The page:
Git add and git commit confusion

git commit takes the snapshot by

  • looking at the index (where you have added the file),
  • not by looking at the working tree (where you go on modifying stuff, including adding or deleting files)

See "What's the difference between HEAD, working tree and index, in Git?"

In your case, after deleting the file (but after adding it to the index), a git status would give you:

Changes to be committed:
  (use "git restore --staged <file>..." to unstage)
        modified:   go.mod

Changes not staged for commit:
  (use "git add/rm <file>..." to update what will be committed)
  (use "git restore <file>..." to discard changes in working directory)
        deleted:    go.mod

The file is both:

  • ready to be part of the next commit
  • locally deleted

A git restore -- <myFile> is enough to restore it locally.

The working tree (or working directory) is the tree of actual checked out files.
The working tree normally contains the contents of the HEAD commit’s tree, plus any local changes that you have made but not yet committed.

The idea is to prepare your next commit, instead of blindly putty all your current modification into one giant commits.
It is better to make small coherent commits instead of a giant one, for getting a logical history, and making future git bisect easier.

You can even stage (add to index) part of a file (interactive staging)

The OP adds:

Imagine that commit does the work of both the actual commit and add.
Let's call it the imaginary commit.
You can still do this little by little work using the imaginary commit

First: that command (which adds all and commit) does exist:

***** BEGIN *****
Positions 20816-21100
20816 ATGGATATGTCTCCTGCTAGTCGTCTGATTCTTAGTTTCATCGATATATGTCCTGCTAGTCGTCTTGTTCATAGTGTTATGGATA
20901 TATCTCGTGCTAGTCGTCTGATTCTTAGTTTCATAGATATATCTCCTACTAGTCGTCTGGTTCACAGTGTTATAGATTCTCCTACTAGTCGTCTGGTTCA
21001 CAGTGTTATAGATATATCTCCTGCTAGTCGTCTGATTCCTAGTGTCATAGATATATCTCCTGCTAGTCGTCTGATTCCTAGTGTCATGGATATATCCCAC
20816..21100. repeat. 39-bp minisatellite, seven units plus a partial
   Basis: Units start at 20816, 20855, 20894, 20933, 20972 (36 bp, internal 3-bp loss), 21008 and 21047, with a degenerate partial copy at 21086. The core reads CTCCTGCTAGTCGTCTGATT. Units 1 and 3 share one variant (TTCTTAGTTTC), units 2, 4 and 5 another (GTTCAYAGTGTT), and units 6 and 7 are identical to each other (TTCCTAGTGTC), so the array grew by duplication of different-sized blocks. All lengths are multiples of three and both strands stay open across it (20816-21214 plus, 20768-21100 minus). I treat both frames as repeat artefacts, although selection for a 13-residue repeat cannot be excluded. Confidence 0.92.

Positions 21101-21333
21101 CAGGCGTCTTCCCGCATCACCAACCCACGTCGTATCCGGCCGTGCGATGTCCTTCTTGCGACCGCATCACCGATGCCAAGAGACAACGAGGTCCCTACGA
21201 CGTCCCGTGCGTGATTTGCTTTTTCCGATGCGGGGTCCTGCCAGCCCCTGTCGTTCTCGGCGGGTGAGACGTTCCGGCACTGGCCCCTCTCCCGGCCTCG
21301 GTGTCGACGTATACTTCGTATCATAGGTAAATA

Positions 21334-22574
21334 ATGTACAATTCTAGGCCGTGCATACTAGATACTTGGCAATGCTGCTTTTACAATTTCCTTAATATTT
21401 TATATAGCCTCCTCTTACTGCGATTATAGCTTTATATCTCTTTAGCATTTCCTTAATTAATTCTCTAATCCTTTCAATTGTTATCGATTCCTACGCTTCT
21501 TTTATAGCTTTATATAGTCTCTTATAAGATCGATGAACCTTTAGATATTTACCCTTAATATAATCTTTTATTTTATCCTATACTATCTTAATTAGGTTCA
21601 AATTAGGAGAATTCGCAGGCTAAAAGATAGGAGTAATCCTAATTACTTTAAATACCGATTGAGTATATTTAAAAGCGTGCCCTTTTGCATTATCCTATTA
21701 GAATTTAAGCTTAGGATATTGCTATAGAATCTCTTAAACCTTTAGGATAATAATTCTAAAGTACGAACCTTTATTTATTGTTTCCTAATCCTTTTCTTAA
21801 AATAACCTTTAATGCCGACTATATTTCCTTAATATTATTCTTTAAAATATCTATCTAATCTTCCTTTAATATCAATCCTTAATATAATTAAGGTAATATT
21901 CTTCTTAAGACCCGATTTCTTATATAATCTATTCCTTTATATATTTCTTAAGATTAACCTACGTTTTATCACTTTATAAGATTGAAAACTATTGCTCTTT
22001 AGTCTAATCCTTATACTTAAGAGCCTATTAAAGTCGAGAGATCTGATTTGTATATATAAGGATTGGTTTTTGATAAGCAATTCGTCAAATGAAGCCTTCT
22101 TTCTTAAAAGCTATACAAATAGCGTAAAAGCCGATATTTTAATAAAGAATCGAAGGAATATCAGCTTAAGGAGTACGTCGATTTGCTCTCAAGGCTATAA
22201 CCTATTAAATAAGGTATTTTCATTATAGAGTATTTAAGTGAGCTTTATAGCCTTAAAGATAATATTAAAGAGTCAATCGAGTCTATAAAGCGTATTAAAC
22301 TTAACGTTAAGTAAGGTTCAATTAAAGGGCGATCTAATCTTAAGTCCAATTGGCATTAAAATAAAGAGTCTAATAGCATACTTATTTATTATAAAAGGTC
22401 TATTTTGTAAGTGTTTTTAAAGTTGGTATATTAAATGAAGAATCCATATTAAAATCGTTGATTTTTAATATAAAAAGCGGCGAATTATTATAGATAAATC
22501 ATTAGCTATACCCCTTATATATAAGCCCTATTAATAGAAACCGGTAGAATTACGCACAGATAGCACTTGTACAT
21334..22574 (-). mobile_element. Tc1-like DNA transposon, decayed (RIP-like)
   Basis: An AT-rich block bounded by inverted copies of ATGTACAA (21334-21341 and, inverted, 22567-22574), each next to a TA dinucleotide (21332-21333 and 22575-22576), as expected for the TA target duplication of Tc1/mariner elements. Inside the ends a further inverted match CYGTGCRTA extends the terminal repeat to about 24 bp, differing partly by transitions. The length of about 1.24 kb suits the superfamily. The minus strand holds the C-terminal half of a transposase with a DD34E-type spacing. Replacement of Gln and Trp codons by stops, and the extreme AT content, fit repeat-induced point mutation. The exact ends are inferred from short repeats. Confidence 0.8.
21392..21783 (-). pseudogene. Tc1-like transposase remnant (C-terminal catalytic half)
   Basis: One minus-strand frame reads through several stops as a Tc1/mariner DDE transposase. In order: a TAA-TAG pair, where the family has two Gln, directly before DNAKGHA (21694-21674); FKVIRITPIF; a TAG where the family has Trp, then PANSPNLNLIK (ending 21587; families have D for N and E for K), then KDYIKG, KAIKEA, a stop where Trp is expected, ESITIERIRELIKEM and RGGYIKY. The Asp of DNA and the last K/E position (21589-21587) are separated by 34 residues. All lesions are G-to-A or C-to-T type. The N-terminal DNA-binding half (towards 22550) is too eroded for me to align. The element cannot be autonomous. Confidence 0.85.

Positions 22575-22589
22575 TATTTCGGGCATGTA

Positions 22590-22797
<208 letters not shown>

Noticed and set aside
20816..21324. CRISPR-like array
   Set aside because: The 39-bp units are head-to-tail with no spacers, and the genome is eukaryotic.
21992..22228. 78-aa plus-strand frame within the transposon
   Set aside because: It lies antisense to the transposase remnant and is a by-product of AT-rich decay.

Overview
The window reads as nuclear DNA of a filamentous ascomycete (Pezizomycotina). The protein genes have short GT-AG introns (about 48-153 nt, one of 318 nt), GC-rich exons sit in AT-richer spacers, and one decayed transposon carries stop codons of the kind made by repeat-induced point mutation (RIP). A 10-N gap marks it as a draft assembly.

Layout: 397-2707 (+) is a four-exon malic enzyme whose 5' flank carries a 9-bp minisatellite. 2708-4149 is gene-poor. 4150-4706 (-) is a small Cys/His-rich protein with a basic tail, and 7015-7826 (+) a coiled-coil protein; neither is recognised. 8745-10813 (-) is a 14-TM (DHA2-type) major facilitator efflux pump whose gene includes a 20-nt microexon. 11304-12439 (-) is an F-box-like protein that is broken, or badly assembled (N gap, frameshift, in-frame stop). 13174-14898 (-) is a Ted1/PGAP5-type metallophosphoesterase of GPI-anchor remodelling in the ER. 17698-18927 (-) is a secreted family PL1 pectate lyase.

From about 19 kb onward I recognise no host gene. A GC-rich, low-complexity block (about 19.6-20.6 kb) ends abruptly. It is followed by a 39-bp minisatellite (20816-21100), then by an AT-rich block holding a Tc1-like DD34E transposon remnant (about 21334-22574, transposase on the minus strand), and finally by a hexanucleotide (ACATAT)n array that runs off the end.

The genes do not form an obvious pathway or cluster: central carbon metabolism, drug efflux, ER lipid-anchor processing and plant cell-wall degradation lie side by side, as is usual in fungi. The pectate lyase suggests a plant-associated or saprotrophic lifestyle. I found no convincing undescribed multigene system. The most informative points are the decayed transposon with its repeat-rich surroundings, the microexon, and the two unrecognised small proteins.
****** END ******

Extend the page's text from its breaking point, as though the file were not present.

git commit -am "Let's add everything"

Second, to do "little by little", you must use git add, then commit.
A commit takes everything in the index.

Actually, there is something missing from what you know.

You actually have two copies of that file when you have added it. You have the working tree copy, which is the normal file system copy that you see and edit with normal text editors and whatnot.

But, additionally you have a copy in the index. git add copies the file and its contents from the working tree into the index. This is where the actual snapshot of that particular file is made.

When you afterwards issue a git commit, the index is stored into a commit. What is, or is not, in the working tree (aka on disk) at this point is rather irrelevant. The index is all that matters.

This is why you see that the file is still being added. It was copied to the index with git add, and even if you subsequently removed it from disk, git commit used the index as the source of the commit.

The upshot of having a separate index which makes up what the next commit is going to be is that you get to decide what your next commit is going to contain, as opposed to just "all the things on my disk at the moment". Good git tools even lets you copy files with only parts of their changes into the index, so that if you made 2 or more changes to a file you get to decide if all the changes to that single file go into the next commit or just one or a few of them.